You're Still a Good Mom

 I have a friend whose child has special needs.  One of my children has some special needs as well.  She and I were talking the other day, as we sometimes do, about our children.  The great thing about someone like this is that things can be short-handed.  We can share our frustrations and triumphs and know that the other person just gets it in a way that would need to be explained to anyone else.

"I have to tell you something," I said.  "I haven't taken my kiddo to the dentist yet."  This is a great shame of mine but one born from survival.  We have had so many issues to deal with.  Things have been so very overwhelming for such a very long time.  We have been taking baby steps for years, and those baby steps have been working.  This one thing, however, has remained one thing to many for some reason.

My friend paused and looked me in the eye.  "That's okay.  You're still a good mom," she said calmly.

Tears sprang into my eyes.  I hadn't known I needed to hear that.  I think many moms are plagued with the question of whether what we do is enough and whether it is good enough.  When you have a child with special needs, that can be an even bigger question.  There is always one more therapy you might pursue, one more special diet or supplement that might help.  There are medications and exercises and summer schools and friendships to navigate.  There always seems to be one more thing that could be tried.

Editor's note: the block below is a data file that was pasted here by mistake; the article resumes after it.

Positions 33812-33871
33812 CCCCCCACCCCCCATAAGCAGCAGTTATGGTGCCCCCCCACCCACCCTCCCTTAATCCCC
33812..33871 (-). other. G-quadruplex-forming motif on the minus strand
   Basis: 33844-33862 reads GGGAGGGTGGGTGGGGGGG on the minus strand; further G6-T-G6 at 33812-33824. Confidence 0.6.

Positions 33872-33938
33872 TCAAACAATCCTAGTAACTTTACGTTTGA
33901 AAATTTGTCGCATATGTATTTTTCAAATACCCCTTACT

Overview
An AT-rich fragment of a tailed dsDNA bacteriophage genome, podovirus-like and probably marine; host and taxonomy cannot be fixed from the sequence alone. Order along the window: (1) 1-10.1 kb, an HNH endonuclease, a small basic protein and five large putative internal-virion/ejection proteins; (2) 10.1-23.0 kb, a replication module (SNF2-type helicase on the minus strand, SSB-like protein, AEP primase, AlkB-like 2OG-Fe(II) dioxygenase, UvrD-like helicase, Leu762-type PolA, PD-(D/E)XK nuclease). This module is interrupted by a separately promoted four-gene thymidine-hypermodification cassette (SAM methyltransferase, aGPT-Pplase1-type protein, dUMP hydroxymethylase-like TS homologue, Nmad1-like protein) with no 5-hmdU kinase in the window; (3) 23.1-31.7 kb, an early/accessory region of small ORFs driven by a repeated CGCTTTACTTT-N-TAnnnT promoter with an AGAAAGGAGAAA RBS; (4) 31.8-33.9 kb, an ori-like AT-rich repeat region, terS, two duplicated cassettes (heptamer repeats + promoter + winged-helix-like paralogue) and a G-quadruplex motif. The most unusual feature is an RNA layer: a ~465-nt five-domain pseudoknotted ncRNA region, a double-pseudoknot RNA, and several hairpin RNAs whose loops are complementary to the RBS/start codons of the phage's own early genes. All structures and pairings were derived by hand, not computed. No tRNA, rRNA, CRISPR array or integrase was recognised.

Yet here was my friend, knowing all of those things, and reassuring me I was still a good mom anyway.  Even if I sometimes fall short of doing absolutely every possible thing that can be done, I can still be a good mom.

Moms and Dads, if you're reading this, I want you to know the same thing.  This pandemic has hit us all hard.  We have all had to balance things we never had to balance before, some of us while facing more challenges than others.  Things have been off kilter for a long time now here on planet Earth.  Perhaps one day the kids just skipped school because none of you could do it that day.  Maybe grades have slipped.  Maybe your quality of work or housekeeping has slipped.  Maybe one night you just said, "FORGET IT", and let everyone eat ice cream for dinner.  Maybe you have lost your patience and shouted more than you wanted to.  Maybe, if you're like me, just about all of the above has happened.  I'm here to tell you this:

You're still a good parent.

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